• {status:"fulfilled", value:result} for successful responses,
  • {status:"rejected", reason:error} for errors.

For example, we’d like to fetch the information about multiple users. Even if one request fails, we’re still interested in the others.

Let’s use Promise.allSettled:

let urls = [
  'https://api.github.com/users/iliakan',
  'https://api.github.com/users/remy',
  'https://no-such-url'
];

Promise.allSettled(urls.map(url => fetch(url)))
  .then(results => { // (*)
    results.forEach((result, num) => {
      if (result.status == "fulfilled") {
        alert(`${urls[num]}: ${result.value.status}`);
      }
      if (result.status == "rejected") {
        alert(`${urls[num]}: ${result.reason}`);
      }
    });
  });

The results in the line (*) above will be:

[
  {status: 'fulfilled', value: ...response...},
  {status: 'fulfilled', value: ...response...},
  {status: 'rejected', reason: ...error object...}
]

So, for each promise we get its status and value/error.

Polyfill

If the browser doesn’t support Promise.allSettled, it’s easy to polyfill:

if(!Promise.allSettled) {
  Promise.allSettled = function(promises) {
    return Promise.all(promises.map(p => Promise.resolve(p).then(value => ({
      state: 'fulfilled',
      value
    }), reason => ({
      state: 'rejected',
      reason
    }))));
  };
}

In this code, promises.map takes input values, turns them into promises (just in case a non-promise was passed) with p => Promise.resolve(p), and then adds .then handler to every one.

That handler turns a successful result v into {state:'fulfilled', value:v}, and an error r into {state:'rejected', reason:r}. That’s exactly the format of Promise.allSettled.

Now we can use Promise.allSettled to get the results of all given promises, even if some of them reject.

Promise.race

Similar to Promise.all, but waits only for the first settled promise, and gets its result (or error).

The syntax is:

let promise = Promise.race(iterable);

For instance, here the result will be 1:

Promise.race([
  new Promise((resolve, reject) => setTimeout(() => resolve(1), 1000)),
  new Promise((resolve, reject) => setTimeout(() => reject(new Error("Whoops!")), 2000)),
  new Promise((resolve, reject) => setTimeout(() => resolve(3), 3000))
]).then(alert); // 1

The first promise here was fastest, so it became the result. After the first settled promise “wins the race”, all further results/errors are ignored.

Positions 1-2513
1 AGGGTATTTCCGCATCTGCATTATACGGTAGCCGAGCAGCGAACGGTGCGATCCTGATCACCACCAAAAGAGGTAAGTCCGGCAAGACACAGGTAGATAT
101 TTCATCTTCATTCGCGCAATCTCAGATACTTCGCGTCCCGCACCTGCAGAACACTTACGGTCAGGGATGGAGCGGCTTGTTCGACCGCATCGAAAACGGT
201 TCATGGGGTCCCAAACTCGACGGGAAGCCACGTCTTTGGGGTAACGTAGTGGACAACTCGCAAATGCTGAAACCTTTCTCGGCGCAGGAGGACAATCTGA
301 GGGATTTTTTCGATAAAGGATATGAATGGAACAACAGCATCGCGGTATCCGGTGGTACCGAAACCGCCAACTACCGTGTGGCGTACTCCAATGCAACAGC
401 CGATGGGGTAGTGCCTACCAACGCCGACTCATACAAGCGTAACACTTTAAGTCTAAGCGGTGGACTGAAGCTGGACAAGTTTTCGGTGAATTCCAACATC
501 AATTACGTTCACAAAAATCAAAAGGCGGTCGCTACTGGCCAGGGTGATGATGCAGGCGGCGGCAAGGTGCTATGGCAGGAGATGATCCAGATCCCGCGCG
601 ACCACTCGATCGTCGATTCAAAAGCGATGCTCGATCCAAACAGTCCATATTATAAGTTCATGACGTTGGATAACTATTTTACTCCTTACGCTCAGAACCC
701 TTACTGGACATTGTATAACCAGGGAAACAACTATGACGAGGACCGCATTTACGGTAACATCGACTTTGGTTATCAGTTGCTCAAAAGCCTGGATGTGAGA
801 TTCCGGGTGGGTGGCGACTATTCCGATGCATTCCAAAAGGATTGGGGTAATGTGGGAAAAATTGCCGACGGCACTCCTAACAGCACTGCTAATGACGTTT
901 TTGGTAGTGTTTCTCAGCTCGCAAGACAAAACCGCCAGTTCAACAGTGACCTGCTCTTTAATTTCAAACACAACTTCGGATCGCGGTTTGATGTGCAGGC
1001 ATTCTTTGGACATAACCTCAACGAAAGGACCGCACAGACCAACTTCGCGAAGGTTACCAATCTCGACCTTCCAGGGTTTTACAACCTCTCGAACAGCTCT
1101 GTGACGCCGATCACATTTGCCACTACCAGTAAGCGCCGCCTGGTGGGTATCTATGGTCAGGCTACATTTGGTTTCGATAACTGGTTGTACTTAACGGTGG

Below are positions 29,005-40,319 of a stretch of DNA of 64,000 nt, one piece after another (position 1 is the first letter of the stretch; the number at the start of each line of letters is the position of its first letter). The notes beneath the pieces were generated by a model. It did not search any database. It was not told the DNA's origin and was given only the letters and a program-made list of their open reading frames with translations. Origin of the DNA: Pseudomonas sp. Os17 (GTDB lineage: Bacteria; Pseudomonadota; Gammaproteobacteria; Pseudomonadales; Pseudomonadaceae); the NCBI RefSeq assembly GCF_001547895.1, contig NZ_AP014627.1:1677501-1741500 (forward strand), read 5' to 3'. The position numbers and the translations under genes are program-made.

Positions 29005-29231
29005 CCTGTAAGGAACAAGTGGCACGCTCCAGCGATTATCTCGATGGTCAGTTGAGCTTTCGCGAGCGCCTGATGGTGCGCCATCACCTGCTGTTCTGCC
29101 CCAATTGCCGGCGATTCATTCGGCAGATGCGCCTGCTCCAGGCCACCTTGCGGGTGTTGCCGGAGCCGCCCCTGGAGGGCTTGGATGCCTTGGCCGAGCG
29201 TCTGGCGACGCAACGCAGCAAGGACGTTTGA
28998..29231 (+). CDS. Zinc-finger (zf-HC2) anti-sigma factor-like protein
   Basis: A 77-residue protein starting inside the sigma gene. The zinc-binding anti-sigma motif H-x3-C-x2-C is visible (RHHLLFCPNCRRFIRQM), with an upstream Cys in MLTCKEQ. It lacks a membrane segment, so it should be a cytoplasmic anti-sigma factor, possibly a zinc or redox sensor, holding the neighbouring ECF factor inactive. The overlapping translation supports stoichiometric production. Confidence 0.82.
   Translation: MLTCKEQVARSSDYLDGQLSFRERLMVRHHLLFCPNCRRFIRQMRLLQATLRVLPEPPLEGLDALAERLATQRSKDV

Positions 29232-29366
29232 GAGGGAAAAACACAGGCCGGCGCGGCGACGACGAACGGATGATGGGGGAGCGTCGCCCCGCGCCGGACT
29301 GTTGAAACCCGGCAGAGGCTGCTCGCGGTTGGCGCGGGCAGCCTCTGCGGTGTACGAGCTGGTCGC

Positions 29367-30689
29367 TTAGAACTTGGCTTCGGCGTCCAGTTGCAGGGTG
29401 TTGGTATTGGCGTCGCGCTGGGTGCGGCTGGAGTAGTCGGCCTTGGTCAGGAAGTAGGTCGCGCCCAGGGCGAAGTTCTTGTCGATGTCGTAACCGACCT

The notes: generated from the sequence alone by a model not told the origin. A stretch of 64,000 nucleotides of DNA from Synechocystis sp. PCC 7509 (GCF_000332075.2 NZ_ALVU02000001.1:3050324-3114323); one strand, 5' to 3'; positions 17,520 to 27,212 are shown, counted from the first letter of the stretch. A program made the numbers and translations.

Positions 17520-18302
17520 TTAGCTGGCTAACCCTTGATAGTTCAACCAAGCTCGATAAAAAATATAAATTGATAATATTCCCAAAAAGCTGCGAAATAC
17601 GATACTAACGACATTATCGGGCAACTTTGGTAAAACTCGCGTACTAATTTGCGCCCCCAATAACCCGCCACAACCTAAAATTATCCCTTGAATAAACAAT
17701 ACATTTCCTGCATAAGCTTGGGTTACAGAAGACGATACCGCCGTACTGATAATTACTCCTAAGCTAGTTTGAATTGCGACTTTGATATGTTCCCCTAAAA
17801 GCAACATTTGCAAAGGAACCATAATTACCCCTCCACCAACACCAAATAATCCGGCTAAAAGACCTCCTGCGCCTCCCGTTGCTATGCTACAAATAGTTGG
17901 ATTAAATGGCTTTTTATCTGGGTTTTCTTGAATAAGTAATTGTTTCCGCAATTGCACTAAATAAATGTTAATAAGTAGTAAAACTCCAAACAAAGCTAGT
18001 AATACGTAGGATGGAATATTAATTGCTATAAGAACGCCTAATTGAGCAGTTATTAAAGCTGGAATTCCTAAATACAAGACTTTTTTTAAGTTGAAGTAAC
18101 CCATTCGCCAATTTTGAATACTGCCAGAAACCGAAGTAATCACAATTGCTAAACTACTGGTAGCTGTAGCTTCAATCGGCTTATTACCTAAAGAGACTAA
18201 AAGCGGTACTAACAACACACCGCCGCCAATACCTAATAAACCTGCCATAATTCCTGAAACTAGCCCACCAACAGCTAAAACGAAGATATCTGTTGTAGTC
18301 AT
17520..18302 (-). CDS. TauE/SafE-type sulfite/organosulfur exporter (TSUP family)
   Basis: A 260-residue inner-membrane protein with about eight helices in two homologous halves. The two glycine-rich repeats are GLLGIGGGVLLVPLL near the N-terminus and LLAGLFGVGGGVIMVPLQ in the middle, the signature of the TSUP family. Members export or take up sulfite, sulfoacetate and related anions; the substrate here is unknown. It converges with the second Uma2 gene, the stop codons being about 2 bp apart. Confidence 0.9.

Promise.resolve/reject

Methods Promise.resolve and Promise.reject are rarely needed in modern code, because async/await syntax (we’ll cover it a bit later) makes them somewhat obsolete.

We cover them here for completeness, and for those who can’t use async/await for some reason.

  • Promise.resolve(value) creates a resolved promise with the result value.

Same as:

let promise = new Promise(resolve => resolve(value));

The method is used for compatibility, when a function is expected to return a promise.

For example, loadCached function below fetches a URL and remembers (caches) its content. For future calls with the same URL it immediately gets the previous content from cache, but uses Promise.resolve to make a promise of it, so that the returned value is always a promise:

let cache = new Map();

function loadCached(url) {
  if (cache.has(url)) {
    return Promise.resolve(cache.get(url)); // (*)
  }

  return fetch(url)
    .then(response => response.text())
    .then(text => {
      cache.set(url,text);
      return text;
    });
}

We can write loadCached(url).then(…), because the function is guaranteed to return a promise. We can always use .then after loadCached. That’s the purpose of Promise.resolve in the line (*).

Promise.reject

  • Promise.reject(error) creates a rejected promise with error.

Same as:

let promise = new Promise((resolve, reject) => reject(error));

In practice, this method is almost never used.

Summary

There are 5 static methods of Promise class:

  1. Promise.all(promises) – waits for all promises to resolve and returns an array of their results. If any of the given promises rejects, it becomes the error of Promise.all, and all other results are ignored.
  2. Promise.allSettled(promises) (recently added method) – waits for all promises to settle and returns their results as an array of objects with:
    • state: "fulfilled" or "rejected"
    • value (if fulfilled) or reason (if rejected).
  3. Promise.race(promises) – waits for the first promise to settle, and its result/error becomes the outcome.
  4. Promise.resolve(value) – makes a resolved promise with the given value.
  5. Promise.reject(error) – makes a rejected promise with the given error.

Of these five, Promise.all is probably the most common in practice.

Tutorial map